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What are Oligodendroglial (ah-lee-go-den-drah-glee-al) Tumors?

A type of glioma, oligodendroglial tumors begin in the fatty covering of the nerve cells. Known as oligodendrocytes, these cells protect and support the nerve cells in your brain. Oligodendroglial tumors are most often found in the frontal and temporal lobes of the cerebrum. This type of tumor is far more common in adults than children. It is also more prevalent in men than women. To learn more about oligodendroglial tumors, or to schedule an appointment, please call (407) 303-1700 or click here to fill out an online assistance form.

Specialists at the Florida Hospital Brain and Spinal Cancer Program are highly experienced in treating oligodendroglial tumors, which are categorized as follows:

  • Oligodendroglioma (ah-lee-go-den-drah-glee-oh-mah): Growing and spreading slowly, this type of tumor usually forms in the cerebrum of adults. It represents about 10-15% of all gliomas.
  • Anaplastic oligodendroglioma: Originating in the cerebrum, this tumor grows very quickly and it can grow in more than one place in the brain at the same time. It is a more aggressive breed of oligodendrogliomas.

The course of treatment for an oligodendrolioma depends on a number of factors, such as your general health, the size and position of the tumor and whether it has spread to surrounding areas. Our experienced medical team will be happy to discuss treatment options with you, which may include surgery, chemotherapy, radiation therapy or participation in clinical trials.

Causes of Oligodendroglial Tumors

Currently, the cause of an oligodendroglial tumors is unknown, but scientists are working to find more evidence as to why these tumors are created.

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Symptoms of Oligodendroglial Tumors

The signs and symptoms of oligodendroglial tumors typically include an increase in pressure in the brain, resulting from a buildup of cerebrospinal fluid, focal neurological deficits and headache. Oligodendroglial tumors can also result in stroke-like transient ischemic attacks or intracerebral hemorrhage in some patients. Depending on quickly the tumor develops, patients may have mild symptoms for years before anything is discovered. In many cases, seizures can be the first symptom. Others may include include headache and behavioral/personality changes. To learn more about oligodendroglial tumors, or to schedule an appointment, please call (407) 303-1700 or click here to fill out an online assistance form.

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Tests to Diagnose Oligodendroglial Tumors

Our physicians at Florida Hospital Cancer Institute will need to find out as much as they can about the tumor in order to offer a correct diagnosis and treatment plan. This includes knowing the type, position and size. A variety of tests may be recommended, starting with your reflexes and the power and feeling in your arms and legs. Your physician may also check to see if your optic nerve is swollen, which can indicate a rise in pressure in the brain. Blood tests may also be taken in order to assess your general health and to see how well your kidneys are functioning.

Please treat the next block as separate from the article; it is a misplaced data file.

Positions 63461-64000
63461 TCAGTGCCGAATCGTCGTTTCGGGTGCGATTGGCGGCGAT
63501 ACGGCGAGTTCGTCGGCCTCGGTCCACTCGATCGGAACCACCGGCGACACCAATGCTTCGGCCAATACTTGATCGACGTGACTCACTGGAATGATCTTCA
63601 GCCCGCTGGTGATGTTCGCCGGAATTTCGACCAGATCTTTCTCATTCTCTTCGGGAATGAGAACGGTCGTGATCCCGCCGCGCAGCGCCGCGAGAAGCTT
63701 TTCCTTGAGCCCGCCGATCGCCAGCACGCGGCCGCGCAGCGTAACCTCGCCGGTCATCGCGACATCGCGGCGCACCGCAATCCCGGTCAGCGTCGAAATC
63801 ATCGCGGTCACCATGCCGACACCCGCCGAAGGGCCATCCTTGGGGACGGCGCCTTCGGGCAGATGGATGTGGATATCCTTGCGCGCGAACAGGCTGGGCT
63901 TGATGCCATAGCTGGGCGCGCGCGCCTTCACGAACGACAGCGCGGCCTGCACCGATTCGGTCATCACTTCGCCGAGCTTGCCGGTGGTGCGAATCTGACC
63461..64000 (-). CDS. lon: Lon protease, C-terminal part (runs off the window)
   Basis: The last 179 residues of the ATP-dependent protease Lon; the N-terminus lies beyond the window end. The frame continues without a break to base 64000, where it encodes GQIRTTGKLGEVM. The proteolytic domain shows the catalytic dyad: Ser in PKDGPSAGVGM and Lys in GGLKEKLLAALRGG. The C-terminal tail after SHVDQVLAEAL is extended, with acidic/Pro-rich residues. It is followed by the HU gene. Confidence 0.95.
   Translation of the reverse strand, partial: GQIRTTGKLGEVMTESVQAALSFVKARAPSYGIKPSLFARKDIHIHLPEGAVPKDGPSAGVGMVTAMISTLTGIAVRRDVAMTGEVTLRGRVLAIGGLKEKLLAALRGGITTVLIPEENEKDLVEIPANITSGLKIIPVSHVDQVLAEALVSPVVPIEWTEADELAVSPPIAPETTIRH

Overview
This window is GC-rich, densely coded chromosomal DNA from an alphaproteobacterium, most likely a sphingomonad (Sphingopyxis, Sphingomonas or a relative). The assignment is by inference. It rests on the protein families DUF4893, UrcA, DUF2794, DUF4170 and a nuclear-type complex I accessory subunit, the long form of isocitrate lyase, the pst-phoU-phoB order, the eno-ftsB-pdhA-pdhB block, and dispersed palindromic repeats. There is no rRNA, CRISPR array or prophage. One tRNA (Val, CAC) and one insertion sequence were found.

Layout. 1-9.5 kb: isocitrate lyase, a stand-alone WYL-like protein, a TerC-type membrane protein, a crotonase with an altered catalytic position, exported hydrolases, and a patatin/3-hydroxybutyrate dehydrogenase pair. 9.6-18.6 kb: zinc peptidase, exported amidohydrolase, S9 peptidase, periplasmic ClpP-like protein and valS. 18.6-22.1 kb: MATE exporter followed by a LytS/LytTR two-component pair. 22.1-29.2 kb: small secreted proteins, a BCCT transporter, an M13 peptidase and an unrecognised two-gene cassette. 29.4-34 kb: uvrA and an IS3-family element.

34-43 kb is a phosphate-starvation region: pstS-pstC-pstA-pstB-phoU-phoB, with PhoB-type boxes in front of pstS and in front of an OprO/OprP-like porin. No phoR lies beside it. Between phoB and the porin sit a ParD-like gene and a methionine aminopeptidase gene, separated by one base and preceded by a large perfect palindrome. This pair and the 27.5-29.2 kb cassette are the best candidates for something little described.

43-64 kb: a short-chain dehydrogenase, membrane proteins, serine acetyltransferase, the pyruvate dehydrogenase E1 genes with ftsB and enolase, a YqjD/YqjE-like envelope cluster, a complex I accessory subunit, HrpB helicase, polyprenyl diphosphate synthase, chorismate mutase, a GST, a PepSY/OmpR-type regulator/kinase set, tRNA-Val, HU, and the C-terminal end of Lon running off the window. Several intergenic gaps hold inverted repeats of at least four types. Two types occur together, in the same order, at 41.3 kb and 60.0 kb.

The following tests may be ordered to diagnose an oligodendroglial tumor:

CT (computerized tomography) scan
A CT scan takes a series of x-rays that allows the physician to see a three-dimensional picture of the inside of your body. The CT scan is painless and lasts for only a few minutes. Using a small amount of radiation, the scan will be harmless to you and to those around you. An injection of dye is given in order to let the physician see certain areas more clearly. The injection may make you feel warm or hot all over for a few seconds. Be sure to tell your doctor if you have an allergy to iodine or if you have asthma, as this could lead to a more serious reaction.

MRI (Magnetic resonance imaging) scan
An MRI is similar to a CT scan but uses magnetism instead of x-rays to build up a detailed picture of the areas in your body. Before the scan you may be asked to remove any metal belongings, as well as jewelry. An injection of dye may be given into a vein in your arm, helping the images to show up more clearly. During the scan you will lie on a table inside a long cylinder for approximately 30 minutes. The scan is painless but may be slightly uncomfortable. The MRI technician will help make you as comfortable as possible and will give you earplugs or headphones to reduce the noise from the machine.

Biopsy
Your physician will remove a small amount of tissue from the tumor in order to give a correct diagnosis. In most cases this involves an operation. One of our skilled neurosurgeons will make a very small hole in the skull and pass a fine needle into the tumor in order to remove a small sample. A CT scan will be performed at the same time in order to help guide the surgeon. Your physician will tell you whether or not a biopsy is necessary in your case and what the operation will involve. 

To learn more about oligodendroglial tumors, or to schedule an appointment, please call (407) 303-1700 or click here to fill out an online assistance form.

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Treatments for Oligodendroglial Tumors

Treatment for an oligodendroglial tumor will vary depending on the specific case. As always, if you need more time to consider your options, you can always take more time. All patients are free to choose not to have treatment and our staff will explain what may happen if you decide to not have it. The following treatment options may be recommended for an oligodendroglial tumor.

Surgery
Radiotherapy
Chemotherapy
Steroids

To learn more about oligodendroglial tumors, or to schedule an appointment, please call (407) 303-1700 or click here to fill out an online assistance form.

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